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Advice & Guides
Fostering Advice

5 Things to Consider for Your First Day With a Foster Child

You’ve done all the paperwork, you’ve passed the assessment, gone through the training, and planned the million and one things you want to be ready – and then the call comes: there’s a foster child that's perfect for your family! What do you do next? In this article, we take you through 5 things you should know to feel confident saying ‘yes!’ to your first foster placement.
1.
What to Buy for Foster Care

Having a foster child in your home means that you will have more mouths to feed, and more minds to entertain! Stock up on pantry staples, as well as age-appropriate games and films – but be aware that you may not know your foster child’s age or interests until very close to their arrival.

It’s also a good idea to stock up on essential medicines and first aid supplies: a thermometer, lice treatments, fever reducing medicine, painkillers, plasters, etc.

2.
Prepare Your Foster Child’s Space

Get the bedroom organised for a new arrival – see our article for six tips on preparing a bedroom for your foster child.

Don’t forget to include essential toiletries, like a toothbrush, shampoo and conditioner. It’s also a good idea to have a small selection of clothing basics in various sizes, and some spare towels.

3.
Don’t Forget Safety!

Consider the age of your foster child – do you need to do any baby-proofing or rearranging of furniture and other household items? Lock away valuables, chemicals, and medicines, and don’t forget common household items that could be dangerous, like cleaning products and hair dye. Number padlocks are handy as you can’t lose the keys!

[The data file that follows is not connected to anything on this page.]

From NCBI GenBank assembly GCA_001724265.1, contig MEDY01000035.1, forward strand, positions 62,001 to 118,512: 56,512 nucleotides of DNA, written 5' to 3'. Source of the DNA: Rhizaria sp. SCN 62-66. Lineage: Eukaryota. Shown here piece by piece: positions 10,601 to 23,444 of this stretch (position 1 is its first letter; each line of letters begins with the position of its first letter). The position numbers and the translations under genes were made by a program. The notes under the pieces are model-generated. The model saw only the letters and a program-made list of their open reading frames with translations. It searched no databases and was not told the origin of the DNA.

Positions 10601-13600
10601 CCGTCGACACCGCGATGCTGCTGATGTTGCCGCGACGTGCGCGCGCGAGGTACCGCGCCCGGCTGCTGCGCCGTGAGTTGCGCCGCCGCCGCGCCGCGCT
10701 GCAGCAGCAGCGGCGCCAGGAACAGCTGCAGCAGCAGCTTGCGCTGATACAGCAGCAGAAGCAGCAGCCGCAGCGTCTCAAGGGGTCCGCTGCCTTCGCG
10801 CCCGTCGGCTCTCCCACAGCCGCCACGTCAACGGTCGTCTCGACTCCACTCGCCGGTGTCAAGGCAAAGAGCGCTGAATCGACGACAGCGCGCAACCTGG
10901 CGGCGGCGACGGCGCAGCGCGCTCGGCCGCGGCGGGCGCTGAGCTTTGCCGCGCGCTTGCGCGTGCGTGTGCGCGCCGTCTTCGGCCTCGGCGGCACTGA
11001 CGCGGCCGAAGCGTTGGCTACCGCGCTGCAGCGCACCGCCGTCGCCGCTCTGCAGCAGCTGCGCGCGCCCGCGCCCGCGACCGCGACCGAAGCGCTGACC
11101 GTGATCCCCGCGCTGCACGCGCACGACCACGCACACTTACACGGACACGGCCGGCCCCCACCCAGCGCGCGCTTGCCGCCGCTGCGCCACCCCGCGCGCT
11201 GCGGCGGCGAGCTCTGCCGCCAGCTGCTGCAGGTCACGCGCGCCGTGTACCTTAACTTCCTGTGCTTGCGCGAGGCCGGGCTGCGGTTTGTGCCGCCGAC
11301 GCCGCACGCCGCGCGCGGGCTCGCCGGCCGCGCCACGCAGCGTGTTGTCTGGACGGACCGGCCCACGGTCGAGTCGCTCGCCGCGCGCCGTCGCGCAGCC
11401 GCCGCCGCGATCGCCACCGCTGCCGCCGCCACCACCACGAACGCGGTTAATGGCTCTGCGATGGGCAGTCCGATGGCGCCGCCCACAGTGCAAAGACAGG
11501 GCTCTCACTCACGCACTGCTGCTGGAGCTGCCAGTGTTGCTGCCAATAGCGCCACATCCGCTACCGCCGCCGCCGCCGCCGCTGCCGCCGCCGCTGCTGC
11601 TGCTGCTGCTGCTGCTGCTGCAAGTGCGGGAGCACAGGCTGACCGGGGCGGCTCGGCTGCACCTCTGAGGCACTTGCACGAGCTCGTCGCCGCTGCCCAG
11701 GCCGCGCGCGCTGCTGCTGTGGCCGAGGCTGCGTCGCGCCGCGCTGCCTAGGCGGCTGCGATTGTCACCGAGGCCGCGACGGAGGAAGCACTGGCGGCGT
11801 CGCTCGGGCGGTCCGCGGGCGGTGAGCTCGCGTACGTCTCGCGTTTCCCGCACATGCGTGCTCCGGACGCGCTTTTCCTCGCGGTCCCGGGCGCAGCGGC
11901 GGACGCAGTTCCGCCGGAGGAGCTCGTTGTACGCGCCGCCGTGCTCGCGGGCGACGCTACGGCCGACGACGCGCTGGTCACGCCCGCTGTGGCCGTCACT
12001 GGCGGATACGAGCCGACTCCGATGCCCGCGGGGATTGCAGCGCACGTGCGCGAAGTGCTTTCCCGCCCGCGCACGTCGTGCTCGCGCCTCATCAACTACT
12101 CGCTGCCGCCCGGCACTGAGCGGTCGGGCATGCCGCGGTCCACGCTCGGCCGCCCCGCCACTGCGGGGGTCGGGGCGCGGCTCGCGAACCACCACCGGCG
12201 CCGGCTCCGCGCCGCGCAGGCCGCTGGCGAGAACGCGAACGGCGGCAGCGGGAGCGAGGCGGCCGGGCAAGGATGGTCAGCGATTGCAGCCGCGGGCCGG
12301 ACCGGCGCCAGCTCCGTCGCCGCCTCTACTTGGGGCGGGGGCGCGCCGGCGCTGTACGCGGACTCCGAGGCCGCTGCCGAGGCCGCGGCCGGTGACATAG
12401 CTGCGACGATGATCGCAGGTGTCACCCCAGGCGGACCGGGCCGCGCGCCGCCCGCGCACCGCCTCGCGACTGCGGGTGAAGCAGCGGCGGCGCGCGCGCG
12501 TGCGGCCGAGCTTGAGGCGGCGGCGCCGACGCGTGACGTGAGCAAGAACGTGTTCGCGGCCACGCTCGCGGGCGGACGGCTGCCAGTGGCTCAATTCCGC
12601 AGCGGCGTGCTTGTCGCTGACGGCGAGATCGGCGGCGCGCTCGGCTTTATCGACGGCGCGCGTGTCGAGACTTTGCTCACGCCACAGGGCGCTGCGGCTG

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4.
Time to Get Things in Order

Have a good tidy up to clear away clutter, and pack away any items that you wouldn’t want to get broken or go missing. Remember that foster children come from difficult backgrounds and may be prone to acting out, so tucking these items away will help keep them safe.

The fostering standards guidelines state that homes must be warm, be adequately furnished and is maintained to a good standard of cleanliness. Look at your living space with fresh eyes: is there room for everyone in your household to gather comfortably? Will the child feel at home? Will they have room to play and relax?

5.
Get the Family Ready

Gather the other members of your household e.g. your partner, children, or lodgers and discuss what to expect and how you plan to handle common situations, like privacy, bathroom sharing or meal schedules. You’ll have had discussions like these throughout your assessment, but it’s good to go over expectations once more before your foster child arrives.

When preparing for your first foster care placement, it’s important to remember that whilst it might be exciting for you, it’s a scary time for the child! With patience, kindness and showing that you offer safety, a wonderful relationship will begin to evolve.

Get in touch with Compass Fostering today to find out more about how to become a foster parent.

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